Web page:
Role of cholinergic and GABAergic neuronal systems in cycloheximide-induced amnesia in mice.Pharmacol Biochem Behav. 1988 Oct; 31(2):405-9.PB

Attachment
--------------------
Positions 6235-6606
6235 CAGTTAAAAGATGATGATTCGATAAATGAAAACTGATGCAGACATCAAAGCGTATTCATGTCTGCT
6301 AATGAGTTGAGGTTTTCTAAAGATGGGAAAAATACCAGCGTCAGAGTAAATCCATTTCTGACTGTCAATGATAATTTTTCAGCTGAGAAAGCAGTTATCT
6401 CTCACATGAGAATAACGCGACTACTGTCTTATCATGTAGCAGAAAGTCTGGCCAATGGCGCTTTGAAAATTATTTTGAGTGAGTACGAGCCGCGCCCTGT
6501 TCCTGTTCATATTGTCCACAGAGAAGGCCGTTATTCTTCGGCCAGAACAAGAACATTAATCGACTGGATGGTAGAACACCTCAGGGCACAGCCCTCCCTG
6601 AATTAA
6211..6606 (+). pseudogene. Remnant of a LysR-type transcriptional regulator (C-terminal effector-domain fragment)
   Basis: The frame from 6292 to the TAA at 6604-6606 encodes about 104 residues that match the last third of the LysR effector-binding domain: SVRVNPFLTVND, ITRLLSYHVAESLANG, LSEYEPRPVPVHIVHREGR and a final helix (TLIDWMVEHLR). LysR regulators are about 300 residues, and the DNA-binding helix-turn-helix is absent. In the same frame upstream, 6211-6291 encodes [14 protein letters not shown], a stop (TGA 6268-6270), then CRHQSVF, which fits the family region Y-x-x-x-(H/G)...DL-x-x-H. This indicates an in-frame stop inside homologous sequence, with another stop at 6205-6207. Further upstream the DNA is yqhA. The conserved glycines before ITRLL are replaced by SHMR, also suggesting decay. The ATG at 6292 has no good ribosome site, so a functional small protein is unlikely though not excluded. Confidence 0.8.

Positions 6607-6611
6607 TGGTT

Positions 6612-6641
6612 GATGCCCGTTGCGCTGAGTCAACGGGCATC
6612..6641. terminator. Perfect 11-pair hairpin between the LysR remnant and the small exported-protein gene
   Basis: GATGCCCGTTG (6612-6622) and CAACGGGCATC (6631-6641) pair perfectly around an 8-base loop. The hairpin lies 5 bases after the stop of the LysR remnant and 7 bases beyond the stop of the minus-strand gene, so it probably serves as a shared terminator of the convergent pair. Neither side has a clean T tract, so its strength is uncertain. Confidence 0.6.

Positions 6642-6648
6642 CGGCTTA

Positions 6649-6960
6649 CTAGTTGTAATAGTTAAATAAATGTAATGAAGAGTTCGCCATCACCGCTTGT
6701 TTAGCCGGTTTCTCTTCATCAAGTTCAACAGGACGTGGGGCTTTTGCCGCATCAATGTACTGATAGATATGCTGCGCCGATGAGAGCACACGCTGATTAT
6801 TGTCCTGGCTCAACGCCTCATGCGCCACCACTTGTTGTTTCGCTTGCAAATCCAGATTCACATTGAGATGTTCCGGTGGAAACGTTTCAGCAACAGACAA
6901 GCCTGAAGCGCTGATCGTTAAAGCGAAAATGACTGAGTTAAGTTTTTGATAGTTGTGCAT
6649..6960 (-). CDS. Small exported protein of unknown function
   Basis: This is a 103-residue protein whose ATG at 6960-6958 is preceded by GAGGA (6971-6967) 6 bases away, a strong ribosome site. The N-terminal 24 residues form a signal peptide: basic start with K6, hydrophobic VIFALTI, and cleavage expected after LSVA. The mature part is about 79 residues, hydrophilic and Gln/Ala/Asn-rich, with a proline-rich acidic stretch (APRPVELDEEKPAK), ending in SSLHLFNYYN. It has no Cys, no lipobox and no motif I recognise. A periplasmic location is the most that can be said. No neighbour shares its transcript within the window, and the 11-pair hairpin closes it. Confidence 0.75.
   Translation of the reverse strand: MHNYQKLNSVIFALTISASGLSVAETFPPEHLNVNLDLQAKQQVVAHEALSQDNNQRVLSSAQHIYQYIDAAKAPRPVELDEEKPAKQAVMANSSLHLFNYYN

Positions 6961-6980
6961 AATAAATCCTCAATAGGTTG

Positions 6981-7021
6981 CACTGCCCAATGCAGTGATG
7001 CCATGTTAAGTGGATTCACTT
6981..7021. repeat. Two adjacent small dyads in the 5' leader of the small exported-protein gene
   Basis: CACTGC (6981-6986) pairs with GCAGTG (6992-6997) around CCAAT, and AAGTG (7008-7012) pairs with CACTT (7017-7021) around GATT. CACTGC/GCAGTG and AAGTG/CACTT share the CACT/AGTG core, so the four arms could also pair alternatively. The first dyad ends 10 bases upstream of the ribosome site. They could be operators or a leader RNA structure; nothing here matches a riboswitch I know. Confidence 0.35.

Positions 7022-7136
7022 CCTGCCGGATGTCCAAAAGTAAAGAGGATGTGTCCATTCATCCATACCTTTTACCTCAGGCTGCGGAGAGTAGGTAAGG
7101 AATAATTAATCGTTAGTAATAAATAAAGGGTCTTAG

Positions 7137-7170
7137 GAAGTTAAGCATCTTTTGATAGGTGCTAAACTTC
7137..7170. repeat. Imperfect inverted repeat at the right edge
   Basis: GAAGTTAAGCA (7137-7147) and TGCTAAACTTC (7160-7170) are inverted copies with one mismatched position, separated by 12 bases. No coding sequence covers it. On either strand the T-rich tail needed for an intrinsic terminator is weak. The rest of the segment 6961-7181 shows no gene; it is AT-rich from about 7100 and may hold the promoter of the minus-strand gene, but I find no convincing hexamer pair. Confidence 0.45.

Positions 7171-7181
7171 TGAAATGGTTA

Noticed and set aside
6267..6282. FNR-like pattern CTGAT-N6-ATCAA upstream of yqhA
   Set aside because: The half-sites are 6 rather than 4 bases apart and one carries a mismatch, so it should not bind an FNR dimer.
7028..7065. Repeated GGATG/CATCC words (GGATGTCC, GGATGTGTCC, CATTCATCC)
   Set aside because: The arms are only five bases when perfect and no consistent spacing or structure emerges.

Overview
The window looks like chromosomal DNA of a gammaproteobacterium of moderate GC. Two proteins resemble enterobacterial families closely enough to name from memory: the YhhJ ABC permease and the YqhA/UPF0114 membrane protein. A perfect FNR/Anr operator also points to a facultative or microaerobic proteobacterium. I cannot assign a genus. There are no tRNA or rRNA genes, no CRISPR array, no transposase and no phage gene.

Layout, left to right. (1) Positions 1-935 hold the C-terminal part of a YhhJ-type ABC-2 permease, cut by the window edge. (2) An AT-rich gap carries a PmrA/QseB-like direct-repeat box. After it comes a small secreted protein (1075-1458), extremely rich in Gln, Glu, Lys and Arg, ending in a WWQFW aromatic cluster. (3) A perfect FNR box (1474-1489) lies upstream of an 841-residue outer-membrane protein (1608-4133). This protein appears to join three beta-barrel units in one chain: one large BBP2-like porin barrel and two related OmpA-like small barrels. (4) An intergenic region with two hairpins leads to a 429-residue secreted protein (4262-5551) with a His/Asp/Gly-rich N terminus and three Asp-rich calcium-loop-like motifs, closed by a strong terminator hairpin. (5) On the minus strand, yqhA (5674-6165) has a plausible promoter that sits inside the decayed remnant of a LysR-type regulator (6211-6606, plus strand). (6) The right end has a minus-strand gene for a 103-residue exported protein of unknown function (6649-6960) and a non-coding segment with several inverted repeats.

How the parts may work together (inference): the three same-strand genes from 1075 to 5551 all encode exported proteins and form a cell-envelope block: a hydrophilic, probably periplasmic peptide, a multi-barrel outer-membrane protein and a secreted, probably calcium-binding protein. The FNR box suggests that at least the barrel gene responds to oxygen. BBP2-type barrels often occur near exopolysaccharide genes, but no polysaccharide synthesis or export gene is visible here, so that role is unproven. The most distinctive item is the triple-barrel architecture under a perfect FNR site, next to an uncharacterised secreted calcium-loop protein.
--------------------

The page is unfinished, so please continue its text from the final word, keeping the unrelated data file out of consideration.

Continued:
The role of cholinergic and GABAergic neuronal systems on the cycloheximide (CXM)-induced amnesia was investigated using the step-down-type passive avoidance task in mice. CXM (7.5-120 mg/kg, SC) given just after the training caused amnesia (indicated by short latency to step down from the platform on the grid floor) in the retention test conducted 24 hr later in a dose-dependent fashion. In the CXM (60 mg/kg)-treated mice, a choline esterase inhibitor, physostigmine (PHY; 0.125 and 0.25 mg/kg, IP), or GABA agonists, muscimol (1 and 2 mg/kg, IP) and baclofen (6 and 12 mg/kg, IP), given just after training markedly prolonged step down latency (SDL), indicating reversal of amnesia. The antiamnesic action of PHY (0.125 mg/kg) was almost completely antagonized by a central acetylcholine antagonist, scopolamine (3 mg/kg, SC), but not by a peripheral acetylcholine antagonist, butylscopolamine (3 mg/kg, SC). Furthermore, the antiamnesic action of muscimol (2 mg/kg) was reversed by GABA antagonists, picrotoxin (0.5 mg/kg, SC) and bicuculline (0.5 mg/kg, SC), while the effect of baclofen (12 mg/kg) was reversed by picrotoxin (0.5 mg/kg), but not by bicuculline (0.5 mg/kg). These results suggest that the dysfunction of cholinergic and GABAergic neuronal systems play an important role in the CXM-induced memory impairment on the passive avoidance task.